Featuring a modern and multi-facetted culinary scene, the pleasure of dining is a big part of Split: there are a slew of burger restaurants to choose from, as well as fusion cuisine that adds pizzazz to traditional Dalmatia fish dishes by complementing them with exciting (and very delicious) flavours. Our insider tip for a good breakfast or snack: the hip restaurant “BEPA” that is situated in the heart of the Old Town. Fish and seafood lovers should definitely make a point of dining at “Nostromo”: a fish market during the day, it transforms into an open-air restaurant in the evening that is widely known for its fish specialities.

Off to the island: a beach holiday on the isle of Brač

The one-hour ferry crossing to Dalmatia’s largest island is an adventure in itself. Whereas the catamaran service (only available in good weather) is not the fastest way to get to Brač (the car ferry operates from Split to Supetar on the north side of the island), it is the best option for us. Our destination is the beach resort Bol on the island’s south coast, where we will spend one week relaxing – and with just one clear objective in mind: beach, glorious beach!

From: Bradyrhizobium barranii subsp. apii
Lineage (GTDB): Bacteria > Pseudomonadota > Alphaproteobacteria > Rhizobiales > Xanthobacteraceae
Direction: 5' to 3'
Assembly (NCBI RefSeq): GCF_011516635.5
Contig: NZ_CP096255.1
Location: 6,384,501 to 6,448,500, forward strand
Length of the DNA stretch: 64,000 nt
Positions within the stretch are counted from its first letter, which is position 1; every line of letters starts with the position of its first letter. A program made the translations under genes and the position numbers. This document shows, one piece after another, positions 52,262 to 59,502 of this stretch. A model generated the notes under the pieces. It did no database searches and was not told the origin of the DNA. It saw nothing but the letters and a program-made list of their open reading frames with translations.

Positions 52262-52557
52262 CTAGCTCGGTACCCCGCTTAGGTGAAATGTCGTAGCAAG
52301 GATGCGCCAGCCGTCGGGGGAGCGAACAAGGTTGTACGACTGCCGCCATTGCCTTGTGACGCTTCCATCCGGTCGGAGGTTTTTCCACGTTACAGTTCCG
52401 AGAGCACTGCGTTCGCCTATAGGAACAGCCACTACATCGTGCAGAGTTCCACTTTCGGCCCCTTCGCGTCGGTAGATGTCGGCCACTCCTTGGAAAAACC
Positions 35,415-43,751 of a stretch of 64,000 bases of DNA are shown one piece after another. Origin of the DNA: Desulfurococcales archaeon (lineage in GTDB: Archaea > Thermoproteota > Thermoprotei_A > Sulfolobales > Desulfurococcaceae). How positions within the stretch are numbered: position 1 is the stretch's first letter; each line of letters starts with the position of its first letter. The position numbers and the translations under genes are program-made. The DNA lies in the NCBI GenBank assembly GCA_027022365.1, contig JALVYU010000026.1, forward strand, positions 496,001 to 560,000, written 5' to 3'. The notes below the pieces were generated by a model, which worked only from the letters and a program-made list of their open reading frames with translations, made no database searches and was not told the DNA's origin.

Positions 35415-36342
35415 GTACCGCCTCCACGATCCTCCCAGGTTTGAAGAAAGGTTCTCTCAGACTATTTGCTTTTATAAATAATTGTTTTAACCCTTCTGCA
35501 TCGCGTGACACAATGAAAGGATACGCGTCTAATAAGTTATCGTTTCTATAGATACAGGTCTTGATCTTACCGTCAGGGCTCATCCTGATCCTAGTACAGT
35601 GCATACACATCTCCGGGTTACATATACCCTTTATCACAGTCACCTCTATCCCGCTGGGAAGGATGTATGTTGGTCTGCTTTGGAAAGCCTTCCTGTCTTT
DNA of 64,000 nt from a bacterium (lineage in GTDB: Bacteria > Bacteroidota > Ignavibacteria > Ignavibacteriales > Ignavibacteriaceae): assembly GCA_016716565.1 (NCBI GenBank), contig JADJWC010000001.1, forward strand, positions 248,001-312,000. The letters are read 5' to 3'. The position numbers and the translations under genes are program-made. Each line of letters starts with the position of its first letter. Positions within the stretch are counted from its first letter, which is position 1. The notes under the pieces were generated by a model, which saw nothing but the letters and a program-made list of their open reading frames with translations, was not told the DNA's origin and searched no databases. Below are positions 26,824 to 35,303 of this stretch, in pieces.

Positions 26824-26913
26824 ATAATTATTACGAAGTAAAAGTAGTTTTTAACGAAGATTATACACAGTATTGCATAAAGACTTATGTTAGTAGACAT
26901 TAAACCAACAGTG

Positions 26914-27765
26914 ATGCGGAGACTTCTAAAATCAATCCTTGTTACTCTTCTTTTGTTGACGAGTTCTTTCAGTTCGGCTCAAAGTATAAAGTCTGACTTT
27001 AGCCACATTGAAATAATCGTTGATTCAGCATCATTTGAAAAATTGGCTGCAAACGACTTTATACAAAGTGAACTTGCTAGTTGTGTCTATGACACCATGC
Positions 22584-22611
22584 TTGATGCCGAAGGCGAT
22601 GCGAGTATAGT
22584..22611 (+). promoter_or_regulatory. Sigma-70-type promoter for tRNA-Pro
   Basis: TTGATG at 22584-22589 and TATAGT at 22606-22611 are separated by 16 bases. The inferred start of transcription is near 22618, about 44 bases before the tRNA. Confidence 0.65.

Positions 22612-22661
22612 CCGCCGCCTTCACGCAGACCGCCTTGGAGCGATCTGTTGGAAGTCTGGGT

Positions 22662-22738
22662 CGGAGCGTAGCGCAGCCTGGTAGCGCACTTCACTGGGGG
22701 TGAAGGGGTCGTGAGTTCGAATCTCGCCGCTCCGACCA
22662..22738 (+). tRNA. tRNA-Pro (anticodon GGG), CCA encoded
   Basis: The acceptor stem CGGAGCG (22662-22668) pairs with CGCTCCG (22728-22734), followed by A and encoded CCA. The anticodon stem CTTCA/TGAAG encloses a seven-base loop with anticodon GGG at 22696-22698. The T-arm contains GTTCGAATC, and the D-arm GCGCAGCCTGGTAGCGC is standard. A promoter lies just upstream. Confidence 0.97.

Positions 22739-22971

And our destination is literally golden: the flagship of Brač is the “Golden Horn” (Zlatni Rat). This striking, almost sickle-shaped white-pebbled spit of land is also one the most beautiful beaches in Croatia and, understandably, a day-tourist magnet. The distinctive feature of Zlatni Rat is its shape that varies depending on the tide and current, causing the tip of the beach to constantly change direction. Situated about 2 miles (3 km) from Bol, getting to Zlatni Rat beach involves a lovely walk along a shaded alley that is lined with a host of market and ice cream stalls. A small tourist train also takes passengers to the beach, as do the waiting water taxis. That said, there is in fact a real “risk” of not making it to Zlatni Rat, opting instead to stay put on one of the numerous small beaches along the way.